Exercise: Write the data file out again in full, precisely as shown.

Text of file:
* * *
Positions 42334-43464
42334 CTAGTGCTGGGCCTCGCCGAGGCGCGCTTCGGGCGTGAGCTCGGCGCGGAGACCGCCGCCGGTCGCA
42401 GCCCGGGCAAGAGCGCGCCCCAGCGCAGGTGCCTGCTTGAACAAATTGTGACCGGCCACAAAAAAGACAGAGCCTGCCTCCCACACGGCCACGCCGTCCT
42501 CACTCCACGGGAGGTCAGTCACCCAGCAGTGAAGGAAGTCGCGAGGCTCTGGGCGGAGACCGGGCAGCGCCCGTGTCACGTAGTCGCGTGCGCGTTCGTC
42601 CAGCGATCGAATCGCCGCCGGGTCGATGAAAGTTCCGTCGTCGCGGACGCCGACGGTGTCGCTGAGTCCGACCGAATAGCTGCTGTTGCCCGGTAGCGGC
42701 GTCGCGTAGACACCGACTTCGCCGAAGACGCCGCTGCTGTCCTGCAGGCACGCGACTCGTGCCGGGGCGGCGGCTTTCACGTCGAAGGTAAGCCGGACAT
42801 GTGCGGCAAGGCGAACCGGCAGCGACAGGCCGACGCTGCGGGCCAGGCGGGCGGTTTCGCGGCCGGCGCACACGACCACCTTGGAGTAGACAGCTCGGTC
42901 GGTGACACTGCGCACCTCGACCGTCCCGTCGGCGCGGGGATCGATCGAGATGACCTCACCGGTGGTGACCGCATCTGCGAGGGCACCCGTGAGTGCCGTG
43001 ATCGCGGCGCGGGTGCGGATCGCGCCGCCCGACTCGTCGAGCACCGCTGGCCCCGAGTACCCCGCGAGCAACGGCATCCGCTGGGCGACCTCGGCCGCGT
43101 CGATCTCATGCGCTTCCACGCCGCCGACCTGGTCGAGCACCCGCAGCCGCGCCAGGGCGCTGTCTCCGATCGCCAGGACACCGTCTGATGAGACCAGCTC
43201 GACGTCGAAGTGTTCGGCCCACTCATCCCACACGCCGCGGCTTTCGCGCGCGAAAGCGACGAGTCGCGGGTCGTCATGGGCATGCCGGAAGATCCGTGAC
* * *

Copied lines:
Positions 42334-43464
42334 CTAGTGCTGGGCCTCGCCGAGGCGCGCTTCGGGCGTGAGCTCGGCGCGGAGACCGCCGCCGGTCGCA
42401 GCCCGGGCAAGAGCGCGCCCCAGCGCAGGTGCCTGCTTGAACAAATTGTGACCGGCCACAAAAAAGACAGAGCCTGCCTCCCACACGGCCACGCCGTCCT
42501 CACTCCACGGGAGGTCAGTCACCCAGCAGTGAAGGAAGTCGCGAGGCTCTGGGCGGAGACCGGGCAGCGCCCGTGTCACGTAGTCGCGTGCGCGTTCGTC
42601 CAGCGATCGAATCGCCGCCGGGTCGATGAAAGTTCCGTCGTCGCGGACGCCGACGGTGTCGCTGAGTCCGACCGAATAGCTGCTGTTGCCCGGTAGCGGC
42701 GTCGCGTAGACACCGACTTCGCCGAAGACGCCGCTGCTGTCCTGCAGGCACGCGACTCGTGCCGGGGCGGCGGCTTTCACGTCGAAGGTAAGCCGGACAT
42801 GTGCGGCAAGGCGAACCGGCAGCGACAGGCCGACGCTGCGGGCCAGGCGGGCGGTTTCGCGGCCGGCGCACACGACCACCTTGGAGTAGACAGCTCGGTC
42901 GGTGACACTGCGCACCTCGACCGTCCCGTCGGCGCGGGGATCGATCGAGATGACCTCACCGGTGGTGACCGCATCTGCGAGGGCACCCGTGAGTGCCGTG
43001 ATCGCGGCGCGGGTGCGGATCGCGCCGCCCGACTCGTCGAGCACCGCTGGCCCCGAGTACCCCGCGAGCAACGGCATCCGCTGGGCGACCTCGGCCGCGT
43101 CGATCTCATGCGCTTCCACGCCGCCGACCTGGTCGAGCACCCGCAGCCGCGCCAGGGCGCTGTCTCCGATCGCCAGGACACCGTCTGATGAGACCAGCTC
43201 GACGTCGAAGTGTTCGGCCCACTCATCCCACACGCCGCGGCTTTCGCGCGCGAAAGCGACGAGTCGCGGGTCGTCATGGGCATGCCGGAAGATCCGTGAC